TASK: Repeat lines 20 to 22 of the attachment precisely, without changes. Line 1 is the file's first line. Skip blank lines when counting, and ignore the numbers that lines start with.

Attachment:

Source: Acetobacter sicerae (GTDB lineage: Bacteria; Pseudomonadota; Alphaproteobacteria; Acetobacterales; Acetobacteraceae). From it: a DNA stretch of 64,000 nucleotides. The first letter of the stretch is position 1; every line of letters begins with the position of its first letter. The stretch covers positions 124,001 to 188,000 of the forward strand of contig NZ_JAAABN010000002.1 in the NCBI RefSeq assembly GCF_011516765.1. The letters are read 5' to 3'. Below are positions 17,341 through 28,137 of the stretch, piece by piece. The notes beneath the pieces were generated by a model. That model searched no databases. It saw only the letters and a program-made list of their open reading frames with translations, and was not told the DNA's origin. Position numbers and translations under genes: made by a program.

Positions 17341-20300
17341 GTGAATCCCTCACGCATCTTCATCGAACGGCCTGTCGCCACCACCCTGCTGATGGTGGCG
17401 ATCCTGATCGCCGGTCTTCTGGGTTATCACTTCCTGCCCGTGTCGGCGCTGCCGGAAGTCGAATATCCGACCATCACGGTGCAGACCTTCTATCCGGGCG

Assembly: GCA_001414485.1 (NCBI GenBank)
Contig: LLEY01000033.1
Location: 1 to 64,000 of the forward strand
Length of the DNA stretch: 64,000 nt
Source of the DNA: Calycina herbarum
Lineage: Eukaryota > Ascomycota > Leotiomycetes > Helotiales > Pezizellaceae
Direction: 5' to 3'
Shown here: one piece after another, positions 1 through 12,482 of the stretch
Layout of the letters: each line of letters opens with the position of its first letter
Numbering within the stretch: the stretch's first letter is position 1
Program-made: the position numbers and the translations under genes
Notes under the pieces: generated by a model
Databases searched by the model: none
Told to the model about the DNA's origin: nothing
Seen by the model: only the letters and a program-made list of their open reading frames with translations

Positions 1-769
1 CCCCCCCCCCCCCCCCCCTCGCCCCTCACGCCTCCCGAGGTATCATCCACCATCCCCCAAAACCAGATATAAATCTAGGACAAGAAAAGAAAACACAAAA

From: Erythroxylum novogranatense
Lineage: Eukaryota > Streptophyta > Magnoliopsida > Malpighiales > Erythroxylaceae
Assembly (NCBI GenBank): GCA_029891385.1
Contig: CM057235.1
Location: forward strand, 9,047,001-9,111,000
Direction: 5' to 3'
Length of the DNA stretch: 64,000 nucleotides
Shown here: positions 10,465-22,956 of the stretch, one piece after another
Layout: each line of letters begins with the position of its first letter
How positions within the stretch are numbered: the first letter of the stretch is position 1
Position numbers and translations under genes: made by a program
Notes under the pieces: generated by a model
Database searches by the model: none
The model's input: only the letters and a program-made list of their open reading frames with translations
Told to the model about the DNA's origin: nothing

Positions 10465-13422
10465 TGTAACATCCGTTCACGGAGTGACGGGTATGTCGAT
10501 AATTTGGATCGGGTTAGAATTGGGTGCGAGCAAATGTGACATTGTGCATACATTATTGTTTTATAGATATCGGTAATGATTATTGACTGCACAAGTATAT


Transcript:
Positions 1-769
1 CCCCCCCCCCCCCCCCCCTCGCCCCTCACGCCTCCCGAGGTATCATCCACCATCCCCCAAAACCAGATATAAATCTAGGACAAGAAAAGAAAACACAAAA

From: Erythroxylum novogranatense